Football great Deion Sanders went from ‘the enemy’s team’ to God’s team


By Mark Ellis –

Deion Sanders (Henry Klumeier/SI)

He is the only American athlete to appear in a Super Bowl and a World Series in the same season. His stellar performances during 14 seasons in the NFL and nine years in Major League Baseball led to lucrative endorsements and an enviable lifestyle.

Yet at the height of his achievements, he was ready to end his life, as told in his autobiography, Power, Money & Sex: How Success Almost Ruined My Life, written with J.M. Black.

Only minutes after buying a $275,000 Lamborghini Sanders recognized a growing emptiness inside. His marriage to his first wife, Carolyn Chambers, was on the rocks and she was suing him for divorce.

Filled with hopelessness and despair, he updated his will in longhand as he contemplated suicide.

“I was going through the trials and tribulations of life. I was pretty much running on fumes,” he wrote.

Even though he was raised in a Christian home, he didn’t maintain a personal relationship with God. “I was empty, no peace, no joy. Losing hope with the progression of everything.”

One day he stood on a highway overpass with thoughts of jumping into the midst of traffic. Fortunately, he came to his senses and didn’t jump, recognizing the trauma his actions would cause for other drivers.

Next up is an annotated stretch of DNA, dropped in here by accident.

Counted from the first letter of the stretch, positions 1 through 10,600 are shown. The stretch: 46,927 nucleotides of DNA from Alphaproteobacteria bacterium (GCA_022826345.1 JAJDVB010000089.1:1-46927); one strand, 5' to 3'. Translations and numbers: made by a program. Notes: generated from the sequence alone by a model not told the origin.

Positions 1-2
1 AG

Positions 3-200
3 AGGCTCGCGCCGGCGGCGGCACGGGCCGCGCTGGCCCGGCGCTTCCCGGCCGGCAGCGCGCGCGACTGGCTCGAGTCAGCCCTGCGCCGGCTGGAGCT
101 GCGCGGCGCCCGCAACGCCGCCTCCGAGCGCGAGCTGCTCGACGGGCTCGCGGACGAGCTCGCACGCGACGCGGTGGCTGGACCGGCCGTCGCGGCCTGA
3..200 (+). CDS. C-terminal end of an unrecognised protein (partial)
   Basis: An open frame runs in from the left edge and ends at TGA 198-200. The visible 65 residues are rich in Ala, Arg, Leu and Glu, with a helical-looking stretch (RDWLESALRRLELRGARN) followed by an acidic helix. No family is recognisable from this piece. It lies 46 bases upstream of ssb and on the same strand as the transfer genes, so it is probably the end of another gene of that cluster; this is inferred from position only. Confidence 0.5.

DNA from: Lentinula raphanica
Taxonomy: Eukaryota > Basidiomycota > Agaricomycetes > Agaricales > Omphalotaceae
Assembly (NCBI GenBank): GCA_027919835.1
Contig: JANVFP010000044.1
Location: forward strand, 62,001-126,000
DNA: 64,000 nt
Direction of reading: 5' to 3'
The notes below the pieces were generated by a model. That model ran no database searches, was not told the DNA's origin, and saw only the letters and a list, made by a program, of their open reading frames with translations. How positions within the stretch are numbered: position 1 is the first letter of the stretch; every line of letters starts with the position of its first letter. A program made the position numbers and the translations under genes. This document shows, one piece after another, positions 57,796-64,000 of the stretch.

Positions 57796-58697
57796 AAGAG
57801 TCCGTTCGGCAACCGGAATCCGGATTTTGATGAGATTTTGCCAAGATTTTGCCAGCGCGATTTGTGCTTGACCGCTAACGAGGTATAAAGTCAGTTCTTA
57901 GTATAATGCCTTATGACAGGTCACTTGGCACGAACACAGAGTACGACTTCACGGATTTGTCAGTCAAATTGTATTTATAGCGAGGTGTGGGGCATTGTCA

But shortly after this, he reached a point of pronounced desperation and drove his black Mercedes over a 40-foot cliff. Incredibly, he survived the drop without any serious injuries. His guardian angels may have been working overtime that day.

At the bottom of the valley of the shadow of death, he cried out to God.

“I finally just got on my knees and gave it all to the Lord,” Sanders wrote.

He surrendered his life to Jesus Christ and began to immerse himself in Bible reading.

“Slowly, but surely, I had to deal with my faith, deal with my strength,” Sanders noted. “I had to get a lot of Word in so that I could fight off the enemy. I wouldn’t be where I am today without my faith. People argue about what faith is, and who Jesus is, but it works for me. I’m not going to sit here and argue about who is what, and what is what, I’m just going to say it works for me.”

Bishop T.D. Jakes became an important mentor during this period of his life.

“No one had told me that life would be tough going from one team to another one,” Sanders wrote. “Going from the enemy’s team, being one of his soldiers, to God’s team. That’s a tremendous turnaround.”

Today, he ministers to others and shares his personal testimony, although he won’t call it a ministry.

“What people call ‘in the ministry,’ I call it ‘in my will.’ I’m in God’s will,” he said. “I don’t really get down with a lot of titles, this and that. I believe I’m just in God’s will. If he called me to minister to a group, or setting, or whatever, that’s what it is. That’s what I’m gonna do. I don’t really desire a title to go and do what I’ve been called to do. I think it’s only right to go.”

“I don’t believe you can be at your optimum without your faith,” Sanders noted. “Sports is sports, it’s a game. My faith is everything. It’s the gas that propels the courage, the truth, keeps me going. It’s the wind, it’s the wings, it’s the air that pumps into my lungs, that provokes me to live. Faith is everything.”


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